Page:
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Variances in application of GAAP

Does anyone have examples of variances in the application of GAAP. I have been asked to make a presentation and would like to include as many examples in as many diverse industries as possible. As an example, I worked for a retailer who changed their accounting for distribution expense. According to GAAP, it could be included with SG&A expenses or Cost of Goods Sold. We changed to be more comparable to our peer group and doing so changed our gross margin and SG&A as a percent of sales. I’m interested in other income statement, balance sheet and cash flow statement examples. Please identify the industry when you provide the example.

Answers

Topic Expert
Regis Quirin
Title: Director of Finance
Company: Gibney Anthony & Flaherty LLP
LinkedIn Profile
(Director of Finance, Gibney Anthony & Flaherty LLP) |

Are you only interested in how different industry standards dictate the use of GAAP, i.e. your example; or are you interested in the wiggle room within GAAP that allows for earnings management and fraud?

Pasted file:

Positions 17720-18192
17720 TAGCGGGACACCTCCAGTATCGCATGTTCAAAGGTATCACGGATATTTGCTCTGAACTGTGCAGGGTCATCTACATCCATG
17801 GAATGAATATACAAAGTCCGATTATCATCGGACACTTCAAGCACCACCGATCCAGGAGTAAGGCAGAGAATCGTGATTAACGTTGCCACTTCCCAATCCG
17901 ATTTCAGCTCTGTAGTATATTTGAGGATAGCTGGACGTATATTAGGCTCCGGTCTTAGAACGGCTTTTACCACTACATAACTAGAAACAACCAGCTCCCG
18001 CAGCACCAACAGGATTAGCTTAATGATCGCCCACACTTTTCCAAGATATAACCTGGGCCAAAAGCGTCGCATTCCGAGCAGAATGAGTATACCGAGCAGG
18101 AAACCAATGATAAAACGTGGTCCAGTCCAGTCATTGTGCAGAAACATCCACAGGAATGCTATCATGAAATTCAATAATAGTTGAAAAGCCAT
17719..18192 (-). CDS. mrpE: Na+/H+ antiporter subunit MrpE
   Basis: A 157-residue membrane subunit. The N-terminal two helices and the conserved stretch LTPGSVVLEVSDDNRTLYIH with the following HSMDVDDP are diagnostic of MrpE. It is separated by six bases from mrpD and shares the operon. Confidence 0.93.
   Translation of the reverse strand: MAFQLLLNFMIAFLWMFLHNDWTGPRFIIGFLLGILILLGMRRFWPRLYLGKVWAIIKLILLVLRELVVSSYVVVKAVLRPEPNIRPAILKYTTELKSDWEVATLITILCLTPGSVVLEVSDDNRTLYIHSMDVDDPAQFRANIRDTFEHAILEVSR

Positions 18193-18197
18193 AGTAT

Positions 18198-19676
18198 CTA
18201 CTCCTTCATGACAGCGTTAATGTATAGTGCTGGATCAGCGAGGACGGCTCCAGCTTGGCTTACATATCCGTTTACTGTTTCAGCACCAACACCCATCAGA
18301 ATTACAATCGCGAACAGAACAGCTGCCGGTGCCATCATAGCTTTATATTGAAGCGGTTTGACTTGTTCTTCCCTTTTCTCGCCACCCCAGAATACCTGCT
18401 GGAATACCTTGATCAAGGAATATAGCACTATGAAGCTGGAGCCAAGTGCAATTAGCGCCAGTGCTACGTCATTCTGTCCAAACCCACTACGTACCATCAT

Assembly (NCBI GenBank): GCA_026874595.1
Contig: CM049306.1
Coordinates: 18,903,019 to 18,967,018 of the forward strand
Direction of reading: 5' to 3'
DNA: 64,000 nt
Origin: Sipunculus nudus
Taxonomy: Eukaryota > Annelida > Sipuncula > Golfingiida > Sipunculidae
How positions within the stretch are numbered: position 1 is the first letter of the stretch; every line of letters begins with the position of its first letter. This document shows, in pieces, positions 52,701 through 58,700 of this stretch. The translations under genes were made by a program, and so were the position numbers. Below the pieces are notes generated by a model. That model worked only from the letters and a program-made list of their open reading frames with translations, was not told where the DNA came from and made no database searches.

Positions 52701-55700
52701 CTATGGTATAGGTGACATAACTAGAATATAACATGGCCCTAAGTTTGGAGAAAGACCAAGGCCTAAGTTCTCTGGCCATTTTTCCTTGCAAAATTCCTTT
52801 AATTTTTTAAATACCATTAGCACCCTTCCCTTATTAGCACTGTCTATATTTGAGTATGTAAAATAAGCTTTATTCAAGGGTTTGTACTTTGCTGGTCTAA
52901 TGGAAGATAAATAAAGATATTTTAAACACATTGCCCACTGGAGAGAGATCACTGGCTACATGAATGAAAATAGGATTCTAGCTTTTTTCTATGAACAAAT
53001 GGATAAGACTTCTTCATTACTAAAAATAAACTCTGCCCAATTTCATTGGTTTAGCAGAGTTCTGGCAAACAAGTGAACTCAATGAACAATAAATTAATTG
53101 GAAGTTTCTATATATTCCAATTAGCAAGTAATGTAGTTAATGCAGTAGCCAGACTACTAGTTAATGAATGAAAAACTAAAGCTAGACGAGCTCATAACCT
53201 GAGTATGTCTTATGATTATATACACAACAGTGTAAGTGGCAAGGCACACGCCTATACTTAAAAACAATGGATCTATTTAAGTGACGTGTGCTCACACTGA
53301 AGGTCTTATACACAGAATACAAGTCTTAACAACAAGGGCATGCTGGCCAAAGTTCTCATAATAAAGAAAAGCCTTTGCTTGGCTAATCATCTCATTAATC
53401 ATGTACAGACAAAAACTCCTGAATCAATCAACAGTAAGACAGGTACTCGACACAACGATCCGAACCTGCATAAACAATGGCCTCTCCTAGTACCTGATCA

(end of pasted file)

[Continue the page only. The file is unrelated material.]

Phyllis Proffer
Title: Owner, Investor Relations Counselor
Company: The Heights Company, LLC
(Owner, Investor Relations Counselor, The Heights Company, LLC) |

I am interested in examples similar to the one I provided. I have no interest in "wiggle room" within GAAP. Perhaps the following will clarify. If you are comparing your SG&A expense as a percent of sales with one or more companies in your peer group, you need to be familiar with variances in what items each company includes in its SG&A expense shown on the income statement. If not familiar with all of the elements, you risk showing a more positive or negative comparison. The real reason may be composition while staying within GAAP. The same could be said about debt to total capital and many other ratios used to measure the financial health of an organization.

Kevin Roones
Title: Senior Accounting Professional
Company: In-between
(Senior Accounting Professional, In-between) |

If possible, you should try to put your hands on a copy of the AICPA's publication "U.S. GAAP Financial Statements - Best Practices in Presentation and Disclosure" (formerly Accounting Trends and Techniques). It provides many presentation examples and percentages of companies using various disclosure alternatives. http://www.cpa2biz.com/AST/Main/CPA2BIZ_Primary/Accounting/FinancialReporting/PRDOVR~PC-009894/PC-009894.jsp#.U3OHuyxOWUk

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